Leadership in the Oklahoma House of Representatives is moving forward with legislation based on the extraordinary and urgent call to action by the multicounty grand jury probing the Epic Charter Schools saga.
House Bill 2966 is scheduled to be introduced on the floor and voted on by the House of Representatives on Monday.
But the matter is down to the wire, as both House and Senate approval would be needed for passage before the Legislature adjourns by the end of next week.
The Tulsa lawmaker tapped only a few weeks ago with overseeing the bill’s language, which became public late Friday, said additional legislative action would still be necessary.
“I would be seriously remiss if I were to imply that this bill completes our legislative duties on behalf of our constituents with regards to this issue. This is a very positive next step, but there is still work to be done,” said Rep. Sheila Dills, R-Tulsa.
Oklahoma’s multicounty grand jury became involved in October in investigating Epic Charter Schools after the state auditor and inspector issued a scathing report about the accounting practices of the operators of the state’s largest school system and lack of oversight by their hand-picked governing board members.
In a rare move, the grand jury issued an interim report stating that while its criminal inquiry is still ongoing, it has already seen evidence that new safeguards and greater transparency requirements should be instituted by the Legislature before even more taxpayer dollars are allocated to Epic beginning with the new fiscal year on July 1.
Officially entitled the Oklahoma Education Services Policy Act of 2021, House Bill 2966 was filed as a shell bill by Oklahoma Speaker of the House Charles McCall. Shell bills provide a vehicle for expediting legislation.
John Estus, spokesman for McCall, referred the Tulsa World’s request for comment to Dills because she was responsible for the bill’s language.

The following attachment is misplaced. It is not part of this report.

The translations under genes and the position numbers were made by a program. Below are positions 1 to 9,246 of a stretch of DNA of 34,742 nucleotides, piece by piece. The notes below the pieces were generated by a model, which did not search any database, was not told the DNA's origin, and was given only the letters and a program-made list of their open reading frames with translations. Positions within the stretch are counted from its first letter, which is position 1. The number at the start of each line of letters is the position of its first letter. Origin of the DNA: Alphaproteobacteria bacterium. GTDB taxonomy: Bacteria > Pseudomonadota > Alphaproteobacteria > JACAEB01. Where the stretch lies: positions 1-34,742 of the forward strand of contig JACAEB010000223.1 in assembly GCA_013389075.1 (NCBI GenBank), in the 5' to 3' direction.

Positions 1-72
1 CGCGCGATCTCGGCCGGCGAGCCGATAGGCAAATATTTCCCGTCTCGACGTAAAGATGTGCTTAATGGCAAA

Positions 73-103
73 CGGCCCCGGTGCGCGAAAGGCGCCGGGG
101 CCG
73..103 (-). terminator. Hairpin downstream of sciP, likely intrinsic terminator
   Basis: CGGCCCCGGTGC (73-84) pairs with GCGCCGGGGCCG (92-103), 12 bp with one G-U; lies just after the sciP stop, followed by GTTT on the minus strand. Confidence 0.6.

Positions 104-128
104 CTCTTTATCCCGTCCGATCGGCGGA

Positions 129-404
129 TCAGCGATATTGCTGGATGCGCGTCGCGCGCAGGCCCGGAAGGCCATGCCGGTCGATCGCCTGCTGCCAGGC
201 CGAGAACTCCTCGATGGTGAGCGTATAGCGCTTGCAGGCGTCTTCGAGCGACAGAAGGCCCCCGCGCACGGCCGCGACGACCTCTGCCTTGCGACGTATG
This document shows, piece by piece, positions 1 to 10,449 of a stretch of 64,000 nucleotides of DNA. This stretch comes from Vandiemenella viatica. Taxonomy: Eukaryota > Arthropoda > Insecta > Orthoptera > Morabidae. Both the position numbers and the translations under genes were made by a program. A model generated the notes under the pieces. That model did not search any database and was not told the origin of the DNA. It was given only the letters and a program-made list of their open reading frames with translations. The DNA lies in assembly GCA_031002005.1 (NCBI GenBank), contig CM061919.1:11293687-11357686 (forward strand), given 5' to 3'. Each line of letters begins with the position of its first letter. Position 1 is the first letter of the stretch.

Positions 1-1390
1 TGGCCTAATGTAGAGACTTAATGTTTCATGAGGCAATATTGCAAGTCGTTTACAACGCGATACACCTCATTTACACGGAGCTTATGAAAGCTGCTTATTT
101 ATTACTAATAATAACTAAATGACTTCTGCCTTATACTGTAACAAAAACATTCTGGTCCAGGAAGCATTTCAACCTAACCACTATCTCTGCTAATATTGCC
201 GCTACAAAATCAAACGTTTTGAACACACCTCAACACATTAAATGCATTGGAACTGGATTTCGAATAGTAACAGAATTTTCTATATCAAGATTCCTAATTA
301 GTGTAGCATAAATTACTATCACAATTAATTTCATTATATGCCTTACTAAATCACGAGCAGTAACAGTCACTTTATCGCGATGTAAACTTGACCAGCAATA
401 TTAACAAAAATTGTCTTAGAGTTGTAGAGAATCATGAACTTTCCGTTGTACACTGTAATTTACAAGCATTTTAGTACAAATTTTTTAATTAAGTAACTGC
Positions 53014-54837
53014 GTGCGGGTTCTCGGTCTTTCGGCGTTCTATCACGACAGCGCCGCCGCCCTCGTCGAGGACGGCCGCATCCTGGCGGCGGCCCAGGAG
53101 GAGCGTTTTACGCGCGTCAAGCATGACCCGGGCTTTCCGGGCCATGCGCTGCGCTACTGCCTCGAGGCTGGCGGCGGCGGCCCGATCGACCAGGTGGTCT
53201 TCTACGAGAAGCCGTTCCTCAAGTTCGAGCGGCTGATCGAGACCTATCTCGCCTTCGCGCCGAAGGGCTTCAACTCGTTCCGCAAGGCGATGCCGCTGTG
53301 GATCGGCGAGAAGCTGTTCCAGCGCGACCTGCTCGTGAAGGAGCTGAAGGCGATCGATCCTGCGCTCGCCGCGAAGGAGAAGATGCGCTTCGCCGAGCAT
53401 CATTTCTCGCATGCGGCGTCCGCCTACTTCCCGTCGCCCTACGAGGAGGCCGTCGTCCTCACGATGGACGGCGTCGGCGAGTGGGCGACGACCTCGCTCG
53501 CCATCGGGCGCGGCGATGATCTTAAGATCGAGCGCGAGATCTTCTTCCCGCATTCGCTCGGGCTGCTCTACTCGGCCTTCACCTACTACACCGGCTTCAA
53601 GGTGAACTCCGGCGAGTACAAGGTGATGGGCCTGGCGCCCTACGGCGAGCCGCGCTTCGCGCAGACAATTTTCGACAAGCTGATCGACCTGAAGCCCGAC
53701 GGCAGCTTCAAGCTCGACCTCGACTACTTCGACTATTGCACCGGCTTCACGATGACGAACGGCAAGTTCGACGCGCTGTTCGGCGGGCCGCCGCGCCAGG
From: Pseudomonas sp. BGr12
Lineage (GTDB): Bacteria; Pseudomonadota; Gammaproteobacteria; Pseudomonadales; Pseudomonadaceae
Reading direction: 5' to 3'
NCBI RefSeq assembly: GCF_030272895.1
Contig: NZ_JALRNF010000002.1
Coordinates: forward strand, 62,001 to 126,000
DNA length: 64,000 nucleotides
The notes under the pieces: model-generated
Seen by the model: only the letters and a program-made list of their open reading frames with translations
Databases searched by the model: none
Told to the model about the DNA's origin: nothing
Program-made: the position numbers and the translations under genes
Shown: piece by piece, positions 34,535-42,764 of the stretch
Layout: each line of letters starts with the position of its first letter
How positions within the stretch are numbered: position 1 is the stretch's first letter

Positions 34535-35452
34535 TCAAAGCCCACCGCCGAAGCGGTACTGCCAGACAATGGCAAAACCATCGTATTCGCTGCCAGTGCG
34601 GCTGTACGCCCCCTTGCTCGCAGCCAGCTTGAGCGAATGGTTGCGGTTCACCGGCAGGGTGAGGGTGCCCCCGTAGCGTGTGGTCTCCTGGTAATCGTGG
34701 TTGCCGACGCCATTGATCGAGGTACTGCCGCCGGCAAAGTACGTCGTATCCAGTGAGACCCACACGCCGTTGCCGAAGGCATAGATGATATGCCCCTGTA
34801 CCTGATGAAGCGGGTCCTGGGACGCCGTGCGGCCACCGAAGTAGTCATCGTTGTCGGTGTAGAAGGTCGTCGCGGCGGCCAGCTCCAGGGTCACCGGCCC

Dills has been the architect of two previously enacted pieces of legislation to try to crack down on the financial practices of charter schools.
HB 2966 would specifically require full disclosure of spending records for charters that contract with outside educational management organizations, or EMOs, as Epic does.
“The most important part of this bill is the ability of a charter school board, sponsor or the State Department of Education to request financial documents from the EMO if they believe there are discrepancies and the EMO is not following their contract or the law. The EMO must comply,” Dills said.
The grand jury report blasted Epic’s own governing board for “failure in fiduciary duty” to its students and in accounting to the state of Oklahoma for many years before the state’s forensic audit exposed the issues.
It detailed the shifting of tens of millions of taxpayer dollars for school expenses into the private bank accounts of Epic Youth Services, the for-profit school management company that has reportedly made millionaires of Epic co-founders David Chaney and Ben Harris, who themselves hand-picked school governing board members.
“As designed this system is ripe for fraud,” the grand jury stated in its interim report.
EYS is still fighting in court against the Oklahoma State Auditor and Inspector’s efforts to review $79.3 million in Epic Charter Schools’ spending on student learning for fiscal years 2015-2020 that were unaccounted for during the state’s year-long forensic audit, requested by Gov. Kevin Stitt.
The funds were shifted over in lump sums to the bank accounts of Epic’s private school management company — in addition to the $45.9 million in fees the company was paid for its management contracts.
Dills expressed gratitude to the House speaker for “introducing a vehicle for my work” and to the House education committee chairs for supporting the late-session legislation. But she said one of her greatest legislative reform goals raised by the Epic saga would be left unfinished, even if HB 2966 is ultimately adopted and signed into law.
“One of the many commonalities between the reports from the state auditor and multicounty grand jury is the need for a charter school who contracts with a management company to engage in competitive bidding,” Dills said. “Taxpayers deserve to know that the goods and services they paid for are at fair market value and without competitive bidding that is impossible.”
She is planning an interim study ahead of future legislation to that end.